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Quantum Mechanics Adds A New Dimension to Touch

by Jonathan Anderson | UX Magazine
2 min read
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New tech enables pressure-sensitive touch interactions.

Here’s a case of an interesting new capability made possible by an even more interesting bit of science. The BBC recently reported that “hand-held devices could soon have pressure-sensitive touch-screens and keys, thanks to a UK firm’s material that exploits a quantum physics trick.” The UX/IxD possibilities enabled by adding a pressure dimension to touch interactions are as numerous as they are exciting.

This is accomplished using a material called Quantum Tunnelling Composite (QTC). As it turns out, QTC has been around since 1996, and is being developed by Peratech Ltd. The sensing capabilities of QTC extend beyond just touch. From Peratech’s website:

Peratech has come up with a very interesting collection of possible applications of their technology—definitely worth your time to peruse. I apologize if this is beginning to read like a Peratech press release, and we usually try to avoid drawing so much from a corporate website, but there’s so much fascinating stuff on their site that UX/IxD folks should know about.

The science behind QTC is intriguing, as it relies on some Star Trek-esque quantum mechanical concepts. Here’s a brief rundown by the BBC:

The composite works by using spiky conducting nanoparticles, similar to tiny medieval maces, dispersed evenly in a polymer.

None of these spiky balls actually touch, but the closer they get to each other, the more likely they are to undergo a quantum physics phenomenon known as tunnelling… Simply put, quantum mechanics says that there is a tiny probability that a particle shot at a wall will pass through it in an effect known as tunnelling.

Similarly, the material that surrounds the spiky balls acts like a wall to electric current. But as the balls draw closer together, when squashed or deformed by a finger’s pressure, the probability of a charge tunnelling through increases. The net result is that pressing harder on the material leads to a smooth increase in the current through it.

Full article here, images courtesy of Peratech.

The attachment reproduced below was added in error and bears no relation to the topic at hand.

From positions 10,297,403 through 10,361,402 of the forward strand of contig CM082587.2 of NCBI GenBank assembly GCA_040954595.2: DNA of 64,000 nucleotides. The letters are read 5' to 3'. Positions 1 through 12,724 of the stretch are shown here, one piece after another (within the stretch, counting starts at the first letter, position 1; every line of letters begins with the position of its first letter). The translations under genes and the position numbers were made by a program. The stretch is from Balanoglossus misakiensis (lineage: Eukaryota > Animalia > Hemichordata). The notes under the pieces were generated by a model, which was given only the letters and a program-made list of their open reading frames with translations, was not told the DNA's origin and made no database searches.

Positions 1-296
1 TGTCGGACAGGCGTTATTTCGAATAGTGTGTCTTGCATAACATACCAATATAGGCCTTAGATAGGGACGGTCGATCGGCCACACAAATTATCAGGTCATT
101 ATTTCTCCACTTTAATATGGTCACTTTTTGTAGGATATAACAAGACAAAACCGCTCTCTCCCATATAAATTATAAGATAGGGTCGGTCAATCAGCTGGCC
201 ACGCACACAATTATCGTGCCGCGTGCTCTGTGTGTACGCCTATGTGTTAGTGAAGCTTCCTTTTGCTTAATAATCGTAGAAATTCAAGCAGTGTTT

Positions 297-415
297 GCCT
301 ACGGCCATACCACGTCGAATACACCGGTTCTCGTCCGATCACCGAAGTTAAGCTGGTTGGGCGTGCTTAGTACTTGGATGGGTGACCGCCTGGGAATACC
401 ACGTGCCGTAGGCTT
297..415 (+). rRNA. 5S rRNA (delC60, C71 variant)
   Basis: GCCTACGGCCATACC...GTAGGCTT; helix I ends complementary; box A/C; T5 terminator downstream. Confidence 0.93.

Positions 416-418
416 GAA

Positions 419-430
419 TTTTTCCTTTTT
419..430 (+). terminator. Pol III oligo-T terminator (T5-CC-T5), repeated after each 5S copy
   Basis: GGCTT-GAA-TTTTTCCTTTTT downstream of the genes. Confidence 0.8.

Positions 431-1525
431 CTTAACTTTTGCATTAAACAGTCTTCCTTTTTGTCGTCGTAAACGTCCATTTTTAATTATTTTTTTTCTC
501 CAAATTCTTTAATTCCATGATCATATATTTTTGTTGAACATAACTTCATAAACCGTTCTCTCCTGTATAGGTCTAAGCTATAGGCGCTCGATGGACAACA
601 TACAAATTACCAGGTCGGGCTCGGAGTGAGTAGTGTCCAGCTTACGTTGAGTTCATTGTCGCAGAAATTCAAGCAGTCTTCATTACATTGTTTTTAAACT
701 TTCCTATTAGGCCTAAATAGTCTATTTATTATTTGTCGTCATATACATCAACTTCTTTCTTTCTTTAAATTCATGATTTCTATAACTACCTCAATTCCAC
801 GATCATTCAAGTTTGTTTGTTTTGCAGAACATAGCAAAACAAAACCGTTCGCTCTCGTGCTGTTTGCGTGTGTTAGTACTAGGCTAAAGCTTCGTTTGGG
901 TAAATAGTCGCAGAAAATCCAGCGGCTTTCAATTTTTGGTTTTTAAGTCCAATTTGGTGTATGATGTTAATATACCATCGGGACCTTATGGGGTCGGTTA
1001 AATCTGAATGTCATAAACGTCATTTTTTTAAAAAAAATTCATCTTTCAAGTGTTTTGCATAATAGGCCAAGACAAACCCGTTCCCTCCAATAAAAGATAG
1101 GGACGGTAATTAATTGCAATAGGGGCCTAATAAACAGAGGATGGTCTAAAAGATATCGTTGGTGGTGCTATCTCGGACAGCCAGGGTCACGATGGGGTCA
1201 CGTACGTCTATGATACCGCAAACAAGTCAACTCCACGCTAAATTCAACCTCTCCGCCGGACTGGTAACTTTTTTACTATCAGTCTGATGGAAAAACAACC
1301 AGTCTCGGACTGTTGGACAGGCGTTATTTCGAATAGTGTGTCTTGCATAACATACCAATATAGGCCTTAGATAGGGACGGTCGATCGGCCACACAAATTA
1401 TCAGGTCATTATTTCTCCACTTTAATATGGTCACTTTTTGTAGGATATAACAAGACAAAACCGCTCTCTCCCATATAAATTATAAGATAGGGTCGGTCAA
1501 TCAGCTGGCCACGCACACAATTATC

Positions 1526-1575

For science geeks, there’s a more complete explanation (again, with apologies) on Peratech’s site.

PANiQ garmentQTC already has some mainstream commercial applications, including in PANiQ wearable electronics by QIO Systems, and in a “Tier 1 mobile phone” (Engadget) using components from Samsung Electro-Mechanics. I’m excited to see broader-scale uses of the QTC technology that makes fuller use of its ability to detect the position and pressure of inputs, especially coupled with haptic feedback. After the mild letdown of the iPad, this is something to really look forward to.

post authorJonathan Anderson  |  UX Magazine

Jonathan Anderson | UX Magazine,

I am a tech-focused jack of all trades and the editor-in-chief of UX Magazine. I'm also the author of Effective UI: The Art of Building Great User Experience in Software, published by O'Reilly Media. Through its partnership with UX Magazine, I am also a senior advisor to Didus, a recruiting and career development company focused on user-centered professionals. As well, I'm engaged as the Managing Director, Product Strategy & Design for Dapperly, a fashion-oriented software product startup, and am the Principal of First Day, a small private equity and consulting company. From 2005 to 2009, I helped found EffectiveUI, a leading UX strategy, design, and development agency focused on web, desktop, and mobile systems.

I’ve been fortunate to participate in work that’s on the leading edge of user-centered strategy and design, customer experience, and software development. Everything is converging around an increased attention to the quality of user experiences, around web-enabled or web-like software, and around technologies that can create unified experiences across multiple platforms, devices, and applications. I’ve built on my experience at UX Magazine, EffectiveUI, and in writing my book to undertake a major project to find ways to make dramatic improvements to the user-centered field and to increase the perception of user-centered design, research, and technology as being core strategic values.

My work can be very hard to explain because what I do day-to-day is extremely varied since my role is usually to be a jack-of-all-trades. If I’m performing any one job function this week or month, it’s always in the broader context of fulfilling the needs of that business (whatever they might be) and in the even broader context of the private equity holding and management activities of First Day. 

My primary value has been to be an adaptable, fearless, fast-learning manager of and versatile resource to a large number of small businesses, where I hold the line in diverse functions while the companies are too small to hire specialized professionals for any given part of their business. This means I’ve had my hands in almost every aspect of starting, growing, and managing a small business, including finance, accounting, legal, management, HR, marketing/brand, PR, IT, resource management, facilities, general operations, corporate governance, project management, product development, change management, and many others.


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